class AuthHook : Microsoft.Xrm.Tooling.Connector.IOverrideAuthHookWrapper
    {
        // In memory cache of access tokens
        Dictionary<string, AuthenticationResult> accessTokens = new Dictionary<string, Microsoft.IdentityModel.Clients.ActiveDirectory.AuthenticationResult>();

        public void AddAccessToken(Uri orgUri, Microsoft.IdentityModel.Clients.ActiveDirectory.AuthenticationResult accessToken)
        {
            // Access tokens can be matched on the hostname,
            // different endpoints in the same organization can use the same access token
            accessTokens[orgUri.Host] = accessToken;
        }

        public string GetAuthToken(Uri connectedUri)
        {
            // Check if you have an access token for this host
            if (accessTokens.ContainsKey(connectedUri.Host) && accessTokens[connectedUri.Host].ExpiresOn > DateTime.Now)
            {
                return accessTokens[connectedUri.Host].AccessToken;
            }
            else
            {
                accessTokens[connectedUri.Host] = GetAccessTokenFromAzureAD(connectedUri);
            }
            return accessTokens[connectedUri.Host].AccessToken;
        }

        private AuthenticationResult GetAccessTokenFromAzureAD(Uri orgUrl)
        {
            string organizationUrl = "https://myD365instance.crm6.dynamics.com";
            string clientId = "00000000-0000-0000-0000-000000000001";    // This is the Application ID from your App Registration
            string appKey = "<the client secret for your app>";          // The Client Secret from your App Registration
            string aadInstance = "https://login.microsoftonline.com/";
            string tenantID = "00000000-0000-0000-0000-000000000001";    // The GUID of your Azure Tenant ID. See the article above for details on finding this value.

            ClientCredential clientcred = new ClientCredential(clientId, appKey);
            AuthenticationContext authenticationContext = new AuthenticationContext(aadInstance + tenantID);
            AuthenticationResult authenticationResult = authenticationContext.AcquireToken(organizationUrl, clientcred);

            accessTokens[new Uri(organizationUrl).Host] = authenticationResult;

            return authenticationResult;
        }
    }
}

To access the D365 instance using the OrganizationWebProxyClient we can use the following code

                string organizationUrl = "https://myD365instance.crm6.dynamics.com";

                var hook = new AuthHook();

                var requestedToken = hook.GetAuthToken(new Uri(organizationUrl));

                using (var webProxyClient = new OrganizationWebProxyClient(new Uri($"{organizationUrl}/XRMServices/2011/Organization.svc/web"), false))
                {
                    webProxyClient.HeaderToken = requestedToken;

                    // Test with a basic WhoAmI request first
                    OrganizationRequest request1 = new OrganizationRequest()
                    {
                        RequestName = "WhoAmI"
                    };
                    OrganizationResponse response1 = webProxyClient.Execute(request1);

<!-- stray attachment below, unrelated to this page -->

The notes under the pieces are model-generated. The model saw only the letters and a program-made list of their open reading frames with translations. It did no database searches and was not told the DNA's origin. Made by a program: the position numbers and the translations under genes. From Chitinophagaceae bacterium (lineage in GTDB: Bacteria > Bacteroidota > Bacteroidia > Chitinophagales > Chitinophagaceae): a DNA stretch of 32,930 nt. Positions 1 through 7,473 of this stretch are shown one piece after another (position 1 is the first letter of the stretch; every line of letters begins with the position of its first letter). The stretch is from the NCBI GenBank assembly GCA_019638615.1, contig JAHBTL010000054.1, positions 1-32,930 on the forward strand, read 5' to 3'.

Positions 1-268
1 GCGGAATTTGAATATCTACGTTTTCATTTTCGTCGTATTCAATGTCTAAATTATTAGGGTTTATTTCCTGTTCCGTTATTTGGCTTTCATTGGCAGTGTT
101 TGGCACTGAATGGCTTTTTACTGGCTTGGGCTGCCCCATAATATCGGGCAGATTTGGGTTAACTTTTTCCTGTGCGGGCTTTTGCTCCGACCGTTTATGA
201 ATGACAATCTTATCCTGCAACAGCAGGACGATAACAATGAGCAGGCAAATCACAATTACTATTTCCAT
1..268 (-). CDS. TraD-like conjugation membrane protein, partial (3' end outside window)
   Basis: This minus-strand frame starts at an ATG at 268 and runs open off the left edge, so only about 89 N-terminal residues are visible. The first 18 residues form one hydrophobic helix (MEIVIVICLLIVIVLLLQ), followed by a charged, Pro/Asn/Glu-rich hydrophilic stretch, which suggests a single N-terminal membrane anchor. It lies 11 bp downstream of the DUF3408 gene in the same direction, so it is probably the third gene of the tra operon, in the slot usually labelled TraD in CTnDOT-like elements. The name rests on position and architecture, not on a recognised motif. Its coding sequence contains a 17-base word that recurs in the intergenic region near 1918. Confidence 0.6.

// We are also able to create an instance of the OrganizationService and run queries against it
                    IOrganizationService organizationService = webProxyClient as IOrganizationService;

                    Entity entity = organizationService.Retrieve("account", new Guid("92348762-0D32-E611-80EC-B38A27891203"), new Microsoft.Xrm.Sdk.Query.ColumnSet("name", "preferredcontactmethodcode"));

                }

Using the Microsoft.Xrm.Tooling.Connector we require a slightly different approach when using the authenticated Application User. It still uses the AuthHook class but through the AuthOverrideHook property. This uses the same AuthHook object we created earlier for the OrganizationWebProxyClient.

                // Register the hook with the CrmServiceClient
                CrmServiceClient.AuthOverrideHook = hook;

                // Create a new instance of CrmServiceClient, pass your organization url and make sure useUniqueInstance = true!
                var client = new CrmServiceClient(new Uri(organizationUrl), useUniqueInstance: true);

                // Test with a basic WhoAmI request first
                OrganizationRequest request2 = new OrganizationRequest()
                {
                    RequestName = "WhoAmI"
                };
                OrganizationResponse response2 = client.Execute(request2);

                Entity entity1 = client.Retrieve("account", new Guid("92348762-0D32-E611-80EC-B38A27891203"), new Microsoft.Xrm.Sdk.Query.ColumnSet("name", "preferredcontactmethodcode"));

SharePoint Online List View Thresholds

Running CAML queries against List Views with a large number of items (> 5000) can fail with the following error.

The attempted operation is prohibited because it exceeds the list view threshold enforced by the administrator.

To overcome this problem we have to ensure our query meets these requirements when running against SharePoint Online.

  • Run the query in a loop a number of times using the ListItemCollectionPosition to keep track of the looping process.